Nursing and Midwifery Council statement on Personal Protective Equipment during the Covid-19 pandemic


15 April 2020

By Elizabeth Bradshaw

Nursing and Midwifery Council statement on Personal Protective Equipment during the Covid-19 pandemic

We are experiencing extremely difficult times currently with the pandemic showing little sign of leaving these shores any time soon. And those at the sharp end, the medical professionals upon whom we all rely, are struggling more than most. Day in day out, doctors, nurses and other healthcare professionals are going to work in order to try and save lives but are having to do so, in some cases, without adequate personal protective equipment (PPE) being  in place.

There has been much media coverage about this issue both nationally and locally but the PPE issue doesn’t seem to be going away. To the extent that, yesterday, the Nursing and Midwifery Council (NMC) felt compelled to issue a statement on the topic so that all their members have guidance when considering their duties and responsibilities whilst treating patients where there is an issue regarding lack of appropriate PPE.

The statement can be found on the NMC's website but confirms that their employer (in most, but not all cases, the NHS) is responsible for ensuring that staff have all the necessary protective equipment (including clothing) and access to current guidance on how and when to use it to minimise the risk of transmission of Covid-19. Further, that if there are concerns about the availability or use of PPE, then these should be raised with a manager at the earliest opportunity.

The NMC's statement continues that their members should not feel that they have to place themselves or others at risk. But we are not living in a perfect world at the moment and healthcare staff, it seems, are having to perform aspects of their job without the appropriate equipment. The NMC's communication provides further guidance about factors to consider when having to make difficult decisions quickly about the safest and best course of action.

What the guidance specifically states is that there may be circumstances in which a decision to refuse to provide care or treatment to an individual may need to be made because it is not safe to do so. Having heard numerous tales of nursing staff's bravery and dedication throughout this crisis such instances are likely to be few but they might increase should the PPE position not improve. Staff should feel confident that they can make difficult decisions with the backing and guidance of their representative bodies.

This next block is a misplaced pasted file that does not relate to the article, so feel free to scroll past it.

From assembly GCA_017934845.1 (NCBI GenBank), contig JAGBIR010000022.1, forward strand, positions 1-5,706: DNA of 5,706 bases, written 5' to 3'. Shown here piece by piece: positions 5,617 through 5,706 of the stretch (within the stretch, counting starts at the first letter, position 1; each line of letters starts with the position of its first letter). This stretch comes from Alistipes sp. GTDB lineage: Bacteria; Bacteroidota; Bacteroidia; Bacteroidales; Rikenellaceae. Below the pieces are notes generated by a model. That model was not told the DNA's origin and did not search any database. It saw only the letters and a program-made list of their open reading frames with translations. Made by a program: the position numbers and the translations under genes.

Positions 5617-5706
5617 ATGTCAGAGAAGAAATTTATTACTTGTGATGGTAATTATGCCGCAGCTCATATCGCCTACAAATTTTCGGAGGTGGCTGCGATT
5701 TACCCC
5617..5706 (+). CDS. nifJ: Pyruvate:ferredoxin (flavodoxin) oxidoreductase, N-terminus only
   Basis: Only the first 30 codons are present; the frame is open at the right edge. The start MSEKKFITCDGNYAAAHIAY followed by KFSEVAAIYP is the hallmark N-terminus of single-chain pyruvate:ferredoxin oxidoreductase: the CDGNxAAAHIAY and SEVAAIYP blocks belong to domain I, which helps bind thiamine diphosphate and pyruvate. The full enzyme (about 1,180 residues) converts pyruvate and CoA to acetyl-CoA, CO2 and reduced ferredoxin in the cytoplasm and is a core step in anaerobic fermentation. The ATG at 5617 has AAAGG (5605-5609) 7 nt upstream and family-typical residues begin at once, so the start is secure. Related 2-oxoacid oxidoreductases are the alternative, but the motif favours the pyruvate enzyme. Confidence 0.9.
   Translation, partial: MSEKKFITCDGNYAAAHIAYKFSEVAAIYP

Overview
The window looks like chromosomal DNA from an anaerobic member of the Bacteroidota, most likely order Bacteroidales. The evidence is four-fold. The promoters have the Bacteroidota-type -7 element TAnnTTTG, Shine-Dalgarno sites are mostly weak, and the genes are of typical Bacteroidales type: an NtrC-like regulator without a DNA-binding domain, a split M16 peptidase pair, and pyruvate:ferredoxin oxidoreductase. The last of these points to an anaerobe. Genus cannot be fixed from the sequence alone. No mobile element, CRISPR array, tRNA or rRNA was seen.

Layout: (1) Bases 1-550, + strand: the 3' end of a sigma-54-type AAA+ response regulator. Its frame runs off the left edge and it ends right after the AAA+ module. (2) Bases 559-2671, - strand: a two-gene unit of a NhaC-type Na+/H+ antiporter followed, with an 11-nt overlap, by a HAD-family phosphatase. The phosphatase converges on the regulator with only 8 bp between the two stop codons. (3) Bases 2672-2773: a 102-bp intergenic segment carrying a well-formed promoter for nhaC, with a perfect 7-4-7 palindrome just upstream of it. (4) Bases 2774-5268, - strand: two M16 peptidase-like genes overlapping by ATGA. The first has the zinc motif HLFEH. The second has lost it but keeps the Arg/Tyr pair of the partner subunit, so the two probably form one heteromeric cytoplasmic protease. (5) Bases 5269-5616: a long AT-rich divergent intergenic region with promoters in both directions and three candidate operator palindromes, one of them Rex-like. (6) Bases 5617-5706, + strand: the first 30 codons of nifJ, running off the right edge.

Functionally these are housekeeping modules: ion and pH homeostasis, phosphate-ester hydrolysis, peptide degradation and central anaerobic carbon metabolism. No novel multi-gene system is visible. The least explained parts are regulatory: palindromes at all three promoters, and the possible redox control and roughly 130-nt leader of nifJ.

It is highly important that healthcare professionals making such decisions can justify them at a later date should the need ever arise for them to do so. On that basis a record of decisions regarding safety concerns should be made as soon as possible to the event, describing in as much detail as possible how professional judgement was used, the role of other members of the team in the decision making and the outcome.

It is sincerely hoped that there will be little recourse in the future to regulatory sanctions against those in the healthcare professions arising as a result of the current pandemic but if difficult decisions have to be taken it is, of course, best to have timely supporting evidence to back these up.

In respect of potential regulatory sanctions, the Chief Executives of statutory regulators in health and care profession issued a joint statement in March (which can also be found on the NMC's website) recognising the highly challenging circumstances in which individuals are having to operate and that there may need to be a departure from established procedures. Also, that where a concern is raised about a registered professional, this will always be considered on the specific facts of the case and taking into account factors relevant to the prevailing environment in which the professional is working.

On the basis of the highly courageous work being carried out so unselfishly by healthcare professions all over the country, it is to be hoped that regulatory matters are few and far between. Any professional concerned about difficult decisions concerning PPE and treatment should raise these with their manager and if necessary seek advice from their representative body or trade union.

If any regulatory issues should arise during the pandemic and legal advice is required in respect of these, then please contact Peter Butterfield of this firm to discuss further.

This is not legal advice; it is intended to provide information of general interest about current legal issues.